have a variety of options at each stage of recovery to
accommodate their individual circumstances. These
options go beyond construction by incorporating housing
support services, technical training and advocacy in
order to advance the entire housing sector. Each option
adheres to both local and international standards and
This holistic approach goes beyond the physical structure.
It includes elements related to public infrastructure
(water, sanitation, transportation, communication, etc.),
security, livelihoods, education, health and finance. Most
importantly, while the strategy lays out a menu of specific
options, the individual pathways are determined by the
Land tenure/property law education and reform.
Strategic communication to enhance grassroots advocacy efforts
and bring the voice of communities to the dialogue on housing and
settlements with national and international stakeholders.
Community Engagement
Building capacity of community leaders to prioritize, design, manage,
govern and sustain projects.
Ensure that underrepresented segments within a community are
involved in transparent decision-making and that programs are
designed with their specific needs in mind (related to gender, minority
status and disabilities).
Institutional Technical Assistance
Supporting financial institutions and housing developers to form
appropriate products for low- and moderate-income families.
Business development support for micro-, small and medium
Promoting access to quality, affordable building materials through the
private sector.
Housing Support Services
Safe construction messaging.
Construction technical assistance.
Vocational training opportunities/livelihood initiatives.
Financial literacy training.
Disaster risk reduction training.
Gender awareness and sensitivity.
affected communities themselves. Community members
are valued partners with important knowledge, skills and
As Haiti transitions from post-disaster reconstruction
experience, not helpless victims in need of charity.
to a period of long-term sustainable development, both
Within the Pathways to Permanence framework in Haiti,
the nature and volume of Habitat’s funding opportunities
Habitat is focusing on four specific lines of business:
are also evolving. Unrestricted funds are vital to
advocacy, community engagement, institutional technical
building Habitat’s capacity to invest in functions such as
assistance, and housing support services.
monitoring, evaluation and learning; enhancing local staff
skills through professional development opportunities; and
identifying and initiating new program opportunities.
Habitat’s Pathways to Permanence strategy incorporates public infrastructure improvements such as water, sanitation,
transportation and communication.
As part of the community development and enumeration process in Simon-Pelé, Habitat Haiti first trained a core team of residents to go door to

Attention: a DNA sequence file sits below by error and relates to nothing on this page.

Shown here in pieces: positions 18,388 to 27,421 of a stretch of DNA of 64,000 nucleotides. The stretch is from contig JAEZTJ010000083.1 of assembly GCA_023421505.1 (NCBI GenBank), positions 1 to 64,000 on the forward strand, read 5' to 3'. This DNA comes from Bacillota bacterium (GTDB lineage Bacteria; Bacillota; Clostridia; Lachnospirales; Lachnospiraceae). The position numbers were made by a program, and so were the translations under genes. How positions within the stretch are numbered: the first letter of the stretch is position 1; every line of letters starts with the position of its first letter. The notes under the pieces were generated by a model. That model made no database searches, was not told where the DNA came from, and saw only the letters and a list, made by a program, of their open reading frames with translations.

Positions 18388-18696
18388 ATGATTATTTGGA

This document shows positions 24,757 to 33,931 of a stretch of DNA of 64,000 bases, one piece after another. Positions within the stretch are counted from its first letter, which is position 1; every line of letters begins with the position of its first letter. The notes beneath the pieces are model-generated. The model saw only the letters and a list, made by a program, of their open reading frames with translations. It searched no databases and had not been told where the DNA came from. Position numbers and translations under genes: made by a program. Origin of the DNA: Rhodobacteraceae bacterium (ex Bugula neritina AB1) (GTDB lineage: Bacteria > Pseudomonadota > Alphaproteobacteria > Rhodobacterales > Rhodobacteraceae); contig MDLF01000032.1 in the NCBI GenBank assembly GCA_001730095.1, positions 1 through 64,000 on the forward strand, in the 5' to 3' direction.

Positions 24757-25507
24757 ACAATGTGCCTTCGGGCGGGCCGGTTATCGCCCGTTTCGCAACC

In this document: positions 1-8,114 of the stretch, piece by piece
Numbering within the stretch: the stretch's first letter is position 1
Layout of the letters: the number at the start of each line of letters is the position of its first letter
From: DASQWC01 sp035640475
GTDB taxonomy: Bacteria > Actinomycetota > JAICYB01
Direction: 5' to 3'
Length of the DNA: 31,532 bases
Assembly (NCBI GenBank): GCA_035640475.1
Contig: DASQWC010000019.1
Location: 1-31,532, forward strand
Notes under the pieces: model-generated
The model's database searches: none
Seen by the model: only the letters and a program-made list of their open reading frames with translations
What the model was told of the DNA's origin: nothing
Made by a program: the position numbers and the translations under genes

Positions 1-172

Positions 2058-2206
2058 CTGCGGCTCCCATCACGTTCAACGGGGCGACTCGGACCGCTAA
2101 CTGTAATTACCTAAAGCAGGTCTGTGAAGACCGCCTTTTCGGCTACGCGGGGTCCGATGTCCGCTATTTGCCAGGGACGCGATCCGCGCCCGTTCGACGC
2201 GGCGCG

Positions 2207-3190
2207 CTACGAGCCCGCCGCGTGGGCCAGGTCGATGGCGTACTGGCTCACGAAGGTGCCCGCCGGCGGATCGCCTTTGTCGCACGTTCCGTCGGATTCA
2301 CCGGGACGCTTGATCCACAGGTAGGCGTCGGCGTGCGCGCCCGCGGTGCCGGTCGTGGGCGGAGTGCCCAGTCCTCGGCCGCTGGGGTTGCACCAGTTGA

door, mapping and numbering 4,000 buildings and conducting 6,000 household surveys.
Priority programs
Improved housing will influence the quality of life for
following four programs to help Haiti build sustainable,
families, particularly related to health, education and
affordable, decent shelter while strengthening
livelihood opportunities. Habitat is focusing on the
communities and local leadership capacity.
tenure, all of which present opportunities for engagement.
Simon-Pelé is a densely populated, informal set of five
Habitat works in partnership with the communities
communities of approximately 30,000 residents situated
to revitalize Simon-Pelé through repairs, retrofits and
in an industrial area north of downtown Port-au-Prince.
reconstruction of damaged or unsafe homes; vocational
The area is characterized by low-quality, self-built housing,
training for jobs or business creation; and capacity
inadequate public infrastructure, high unemployment,
building of local community leaders. The next phase of this
significant gang activity and violence. Despite these
program will focus on supporting the Community Council
challenges, Simon-Pelé also has several strengths,
in the development of public infrastructure projects to
including strong social ties, human capital, a vibrant
improve drainage, water, sanitation and the hygiene
commercial main street, and de facto security of land
practices of residents.
Haitian government today includes more than 260 members.
In March 2010, an area of land extending north from Port-au-
Demonstrating an unprecedented level of consensus, the
Prince was declared “public utility” by eminent domain. Since
group has published two manuals: the first clarifies the
then, the site has rapidly and organically transformed into
procedures for buying and selling land in Haiti, and the second
Haiti’s fourth-largest city, with over 32,000 new households
explains the different tenure types that exist under Haitian
representing an investment of more than US$100 million.
law and details the rights and responsibilities of owners
This process of urbanization has taken place outside of any
and tenants. The next phase of the program will focus on
formalized planning, technical assistance or joint decision-
the dissemination of the manuals and certifying a cadre of
making with authorities. The evolution of this residential
trainers to reach stakeholders and influence behaviors.
area has been led by the community and financed through
speculative land transactions, remittances, personal savings
and redirected subsidies. Habitat’s work in Vil-Ka-Bel
(also called Canaan) includes neighborhood development
One of the key blockages to decent, affordable
projects, institutional and technical assistance programs,
homeownership in Haiti is access to loans for new homes
strategic communications support, and various community-
and home improvements. Established in July 2015, the Home
based services.
Ownership and Mortgage Expansion program, or HOME,
seeks to increase access to long-term financing to help
low- and moderate-income Haitian households construct,
Many of the challenges facing the housing sector in Haiti
rehabilitate or purchase safe, durable, affordable housing.
begin with the lack of clarity around land tenure: Who owns
The HOME program has established a virtual “catalytic
or has rights to occupy the land? In 2011, Habitat began to
facility” that will work with financial institutions and housing